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Scalia criticizes politics of confirmation process
Supreme Court Justice Antonin Scalia, often extolled by conservative Republicans as their ideal model of a judge, said yesterday the confirmation process was too politicized and that he wouldn’t want to experience it again.
When asked whether he thought he could be confirmed again by the Senate, Justice Scalia said: “I don’t know. I wouldn’t want to go through it today, I’ll tell you that much.”
Justice Scalia, who was confirmed by the Senate on a 98-0 vote in 1986, was interviewed by NBC’s “Today” show. He was thought at one point to be a candidate for chief justice when William H. Rehnquist died. President Bush instead nominated Judge John G. Roberts Jr., who was confirmed by the Senate on a 78-22 vote last month.
Mr. Bush has said he would nominate Supreme Court justices in the mold of Justices Scalia and Clarence Thomas. Several conservatives have complained that current Supreme Court nominee Harriet Miers is not enough like those two conservatives, and are opposing her nomination.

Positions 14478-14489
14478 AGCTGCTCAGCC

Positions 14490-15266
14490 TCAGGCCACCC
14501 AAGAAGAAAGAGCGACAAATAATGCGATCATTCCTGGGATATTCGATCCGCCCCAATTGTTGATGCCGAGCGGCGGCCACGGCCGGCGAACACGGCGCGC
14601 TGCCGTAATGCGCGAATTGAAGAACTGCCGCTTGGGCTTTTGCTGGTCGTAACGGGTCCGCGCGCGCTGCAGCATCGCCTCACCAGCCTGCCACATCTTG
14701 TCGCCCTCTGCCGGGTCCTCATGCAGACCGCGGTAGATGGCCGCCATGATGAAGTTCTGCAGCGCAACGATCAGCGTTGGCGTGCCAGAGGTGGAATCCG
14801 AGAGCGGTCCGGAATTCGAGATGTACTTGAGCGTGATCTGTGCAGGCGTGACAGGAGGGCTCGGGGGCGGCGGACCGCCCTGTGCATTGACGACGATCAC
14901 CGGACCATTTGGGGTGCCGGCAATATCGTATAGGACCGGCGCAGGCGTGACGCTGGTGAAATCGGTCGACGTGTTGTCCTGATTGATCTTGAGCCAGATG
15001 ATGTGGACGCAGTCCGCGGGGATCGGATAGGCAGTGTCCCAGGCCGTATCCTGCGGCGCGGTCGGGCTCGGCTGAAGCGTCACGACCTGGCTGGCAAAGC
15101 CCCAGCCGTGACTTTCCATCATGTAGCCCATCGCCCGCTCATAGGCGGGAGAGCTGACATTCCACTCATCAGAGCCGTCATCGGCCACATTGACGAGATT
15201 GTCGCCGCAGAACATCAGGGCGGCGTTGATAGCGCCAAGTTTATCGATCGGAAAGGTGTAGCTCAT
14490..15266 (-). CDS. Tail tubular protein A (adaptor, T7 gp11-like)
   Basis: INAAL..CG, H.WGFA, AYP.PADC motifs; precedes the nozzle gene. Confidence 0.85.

Justice Scalia said he will miss the retiring Justice Sandra Day O’Connor, whom Miss Miers was appointed to replace.
“If there was anybody that has been sort of the social glue of the court, it’s been Sandra, and I will miss her,” he said.
On another issue, Justice Scalia said he is adamantly opposed to televising Supreme Court sessions.
“We don’t want to become entertainment,” he said. “I think there’s something sick about making entertainment out of real people’s legal problems. I don’t like it in the lower courts, and I don’t particularly like it in the Supreme Court.”
Senate Judiciary Committee Chairman Arlen Specter, Pennsylvania Republican, has introduced legislation that would allow sessions of the high court to be televised. The court has allowed the audio recordings of sessions to be released, but it has refused to allow cameras into its hearing chamber.
Justice Scalia was in his New York City hometown yesterday to serve as grand marshal of the city’s Columbus Day parade, nearly a half century after he marched in it as a high school student.
The first Italian American to serve on the Supreme Court, Justice Scalia marched in a brown suit and white sash and waved to the crowd while his wife, Maureen, followed in a gold-colored Lamborghini.
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